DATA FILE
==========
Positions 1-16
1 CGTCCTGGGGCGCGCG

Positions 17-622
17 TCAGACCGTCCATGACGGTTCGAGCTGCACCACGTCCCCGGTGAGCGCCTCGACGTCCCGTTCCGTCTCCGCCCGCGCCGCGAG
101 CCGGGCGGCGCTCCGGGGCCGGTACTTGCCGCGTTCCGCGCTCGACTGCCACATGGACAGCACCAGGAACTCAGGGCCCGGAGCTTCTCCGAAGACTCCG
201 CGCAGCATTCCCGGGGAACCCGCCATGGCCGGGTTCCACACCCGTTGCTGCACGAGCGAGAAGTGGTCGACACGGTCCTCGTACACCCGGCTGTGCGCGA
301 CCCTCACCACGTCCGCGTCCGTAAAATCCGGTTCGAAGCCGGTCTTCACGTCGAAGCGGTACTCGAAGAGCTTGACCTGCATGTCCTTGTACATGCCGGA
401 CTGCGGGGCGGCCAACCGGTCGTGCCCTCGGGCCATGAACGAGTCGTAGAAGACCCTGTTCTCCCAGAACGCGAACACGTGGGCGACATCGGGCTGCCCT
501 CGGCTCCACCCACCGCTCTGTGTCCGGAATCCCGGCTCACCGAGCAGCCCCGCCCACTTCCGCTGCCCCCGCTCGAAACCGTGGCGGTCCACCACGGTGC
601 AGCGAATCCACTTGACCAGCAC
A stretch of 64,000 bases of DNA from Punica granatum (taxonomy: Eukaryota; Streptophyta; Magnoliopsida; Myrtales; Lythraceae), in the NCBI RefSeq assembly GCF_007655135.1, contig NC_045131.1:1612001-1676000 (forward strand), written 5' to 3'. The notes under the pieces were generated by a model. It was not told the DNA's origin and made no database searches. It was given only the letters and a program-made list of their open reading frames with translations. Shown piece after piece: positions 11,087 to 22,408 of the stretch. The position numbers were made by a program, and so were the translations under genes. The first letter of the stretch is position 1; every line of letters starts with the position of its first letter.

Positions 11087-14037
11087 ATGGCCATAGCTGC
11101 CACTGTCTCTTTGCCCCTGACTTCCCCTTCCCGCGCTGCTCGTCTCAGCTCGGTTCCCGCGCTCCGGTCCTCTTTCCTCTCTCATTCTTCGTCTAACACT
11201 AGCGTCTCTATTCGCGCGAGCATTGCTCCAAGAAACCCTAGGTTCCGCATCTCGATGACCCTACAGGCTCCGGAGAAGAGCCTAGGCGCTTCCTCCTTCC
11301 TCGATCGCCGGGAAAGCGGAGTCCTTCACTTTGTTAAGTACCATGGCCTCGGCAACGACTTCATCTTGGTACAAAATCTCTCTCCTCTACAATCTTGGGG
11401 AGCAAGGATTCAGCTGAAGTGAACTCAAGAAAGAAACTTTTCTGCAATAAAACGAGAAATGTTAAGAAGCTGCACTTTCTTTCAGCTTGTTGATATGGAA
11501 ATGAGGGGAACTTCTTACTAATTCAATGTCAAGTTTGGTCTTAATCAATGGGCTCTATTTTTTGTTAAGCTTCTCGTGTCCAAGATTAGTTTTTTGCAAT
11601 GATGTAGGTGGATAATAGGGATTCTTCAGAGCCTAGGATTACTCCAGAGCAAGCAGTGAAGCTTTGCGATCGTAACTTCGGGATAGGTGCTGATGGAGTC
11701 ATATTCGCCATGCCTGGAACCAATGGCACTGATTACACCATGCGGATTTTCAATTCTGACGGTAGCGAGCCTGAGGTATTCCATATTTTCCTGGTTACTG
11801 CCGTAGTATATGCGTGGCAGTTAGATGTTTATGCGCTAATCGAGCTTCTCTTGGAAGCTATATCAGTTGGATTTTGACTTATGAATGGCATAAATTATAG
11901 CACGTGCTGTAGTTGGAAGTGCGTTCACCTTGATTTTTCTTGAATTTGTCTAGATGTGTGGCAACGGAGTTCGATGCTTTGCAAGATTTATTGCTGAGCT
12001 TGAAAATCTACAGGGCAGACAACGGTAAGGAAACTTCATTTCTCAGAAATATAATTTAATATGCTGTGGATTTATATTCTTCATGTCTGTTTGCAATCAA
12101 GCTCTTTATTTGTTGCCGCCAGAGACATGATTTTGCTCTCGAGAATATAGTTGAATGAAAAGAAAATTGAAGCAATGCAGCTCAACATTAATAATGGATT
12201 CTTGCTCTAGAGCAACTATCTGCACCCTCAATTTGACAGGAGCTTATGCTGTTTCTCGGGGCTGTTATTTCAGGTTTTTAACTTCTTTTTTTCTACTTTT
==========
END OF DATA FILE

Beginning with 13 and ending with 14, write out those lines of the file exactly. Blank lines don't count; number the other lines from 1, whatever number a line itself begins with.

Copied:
11087 ATGGCCATAGCTGC
11101 CACTGTCTCTTTGCCCCTGACTTCCCCTTCCCGCGCTGCTCGTCTCAGCTCGGTTCCCGCGCTCCGGTCCTCTTTCCTCTCTCATTCTTCGTCTAACACT